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If you’ve just graduated or are about to take your first step on the career ladder, getting your first job can be both nerve-wracking and exciting, but we’re here to help. If you want to make the best impression and get the most you can from a new role then we’ve got the advice on how to succeed in your first job.

Don’t begrudge your status

You may feel like a sore thumb as the ‘newbie’ on your team that hasn’t found their footing yet, but being new to the world of jobs has its advantages. You can surprise people who may write off millennials as impatient or self-obsessed with your determination to do a good job and your drive, and in turn earn their respect to be trusted with future projects.

Learning doesn’t end at uni

If you’re a recent graduate you may think that your education days are behind you, but one of the top ways how to succeed in your first job is to change this mind-set. Go into any job with an open mind and see it as an opportunity to enhance current skills and develop new ones. Use your own initiative when you can, after all it’s probably one of the reasons you were hired, but don’t be afraid to ask questions. Embrace new experiences and have a go at something that you’re unfamiliar with, you may discover a hidden talent you never knew you had that can benefit your job prospects in the future.

Make the right connections

If you act in an unfriendly way in your first role, you certainly won’t win any favours and will get a bad reputation from the outset that may stick with you when you need a reference. Instead, be friendly and polite to all of your colleagues, help them out if you can and they’ll remember your good deeds when you need a hand in return. Similarly, being on your bosses good side is one of the best things you can do. Don’t suck up to them, but learn what they expect from you and make sure you act on it.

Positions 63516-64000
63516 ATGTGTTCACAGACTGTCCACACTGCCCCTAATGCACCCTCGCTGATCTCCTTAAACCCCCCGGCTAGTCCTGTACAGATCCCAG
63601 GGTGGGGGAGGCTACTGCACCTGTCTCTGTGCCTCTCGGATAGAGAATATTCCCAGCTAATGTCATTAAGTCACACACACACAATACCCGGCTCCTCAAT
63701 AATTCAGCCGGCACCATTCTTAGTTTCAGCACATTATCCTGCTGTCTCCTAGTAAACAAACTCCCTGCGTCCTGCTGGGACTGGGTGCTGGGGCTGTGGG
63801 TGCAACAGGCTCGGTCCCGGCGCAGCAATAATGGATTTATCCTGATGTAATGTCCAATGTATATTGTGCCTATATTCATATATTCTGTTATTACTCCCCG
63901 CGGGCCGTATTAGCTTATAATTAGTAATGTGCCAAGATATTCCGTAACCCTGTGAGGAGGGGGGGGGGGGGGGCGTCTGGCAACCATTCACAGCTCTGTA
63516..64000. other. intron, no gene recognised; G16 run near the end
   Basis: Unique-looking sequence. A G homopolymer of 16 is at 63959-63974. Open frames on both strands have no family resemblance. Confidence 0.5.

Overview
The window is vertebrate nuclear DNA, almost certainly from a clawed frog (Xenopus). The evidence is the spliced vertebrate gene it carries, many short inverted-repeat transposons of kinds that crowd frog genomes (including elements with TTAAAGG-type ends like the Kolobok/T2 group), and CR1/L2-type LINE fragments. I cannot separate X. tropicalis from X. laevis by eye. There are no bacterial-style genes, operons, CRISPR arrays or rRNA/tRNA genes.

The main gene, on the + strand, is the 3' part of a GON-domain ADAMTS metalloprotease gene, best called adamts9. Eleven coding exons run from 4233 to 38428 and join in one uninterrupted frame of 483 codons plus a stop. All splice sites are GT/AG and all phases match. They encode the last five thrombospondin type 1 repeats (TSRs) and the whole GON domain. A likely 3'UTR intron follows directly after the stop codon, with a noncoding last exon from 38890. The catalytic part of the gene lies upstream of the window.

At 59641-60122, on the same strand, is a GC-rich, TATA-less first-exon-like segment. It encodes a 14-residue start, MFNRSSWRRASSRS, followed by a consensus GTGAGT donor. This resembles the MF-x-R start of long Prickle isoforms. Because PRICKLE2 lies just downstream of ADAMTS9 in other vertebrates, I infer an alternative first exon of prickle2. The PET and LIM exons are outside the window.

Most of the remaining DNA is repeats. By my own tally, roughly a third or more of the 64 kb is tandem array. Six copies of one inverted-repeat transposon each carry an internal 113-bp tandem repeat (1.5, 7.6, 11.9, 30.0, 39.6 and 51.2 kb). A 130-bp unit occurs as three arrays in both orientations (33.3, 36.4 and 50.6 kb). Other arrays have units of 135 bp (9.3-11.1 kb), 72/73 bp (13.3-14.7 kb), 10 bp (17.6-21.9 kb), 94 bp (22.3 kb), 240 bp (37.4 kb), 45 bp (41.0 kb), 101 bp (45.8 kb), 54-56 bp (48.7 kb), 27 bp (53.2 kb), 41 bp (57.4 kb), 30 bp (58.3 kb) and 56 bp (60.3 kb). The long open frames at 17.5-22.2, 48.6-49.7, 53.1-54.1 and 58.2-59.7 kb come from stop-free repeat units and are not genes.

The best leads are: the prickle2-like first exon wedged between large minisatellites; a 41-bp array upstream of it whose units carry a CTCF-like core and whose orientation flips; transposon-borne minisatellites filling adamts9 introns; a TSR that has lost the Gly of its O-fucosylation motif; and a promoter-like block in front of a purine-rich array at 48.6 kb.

I came in like a wrecking ball

You may think that the top way how to succeed in your first job is to come into it and switch things up with your fresh ideas and perspective, but this isn’t always a good idea. Most offices have an unofficial system or culture already in place and people that have been there long before you that will stay long after as well. Yes you should bring new ideas to the table, but wanting to change the way an office runs to suit you will never work. See how the environment sits with you, if you like it then great, and if you don’t think you’ll ever fit in then you don’t have to stay in the position forever.

Make the effort

No one expects you to work until you drop, but going the extra mile sometimes is always appreciated. Your boss and colleagues will notice if you offer to stay a little later to lend a helping hand on a project or come in early to get prepared for a meeting, and offering any skills that your colleagues may find useful can also help to build good connections.
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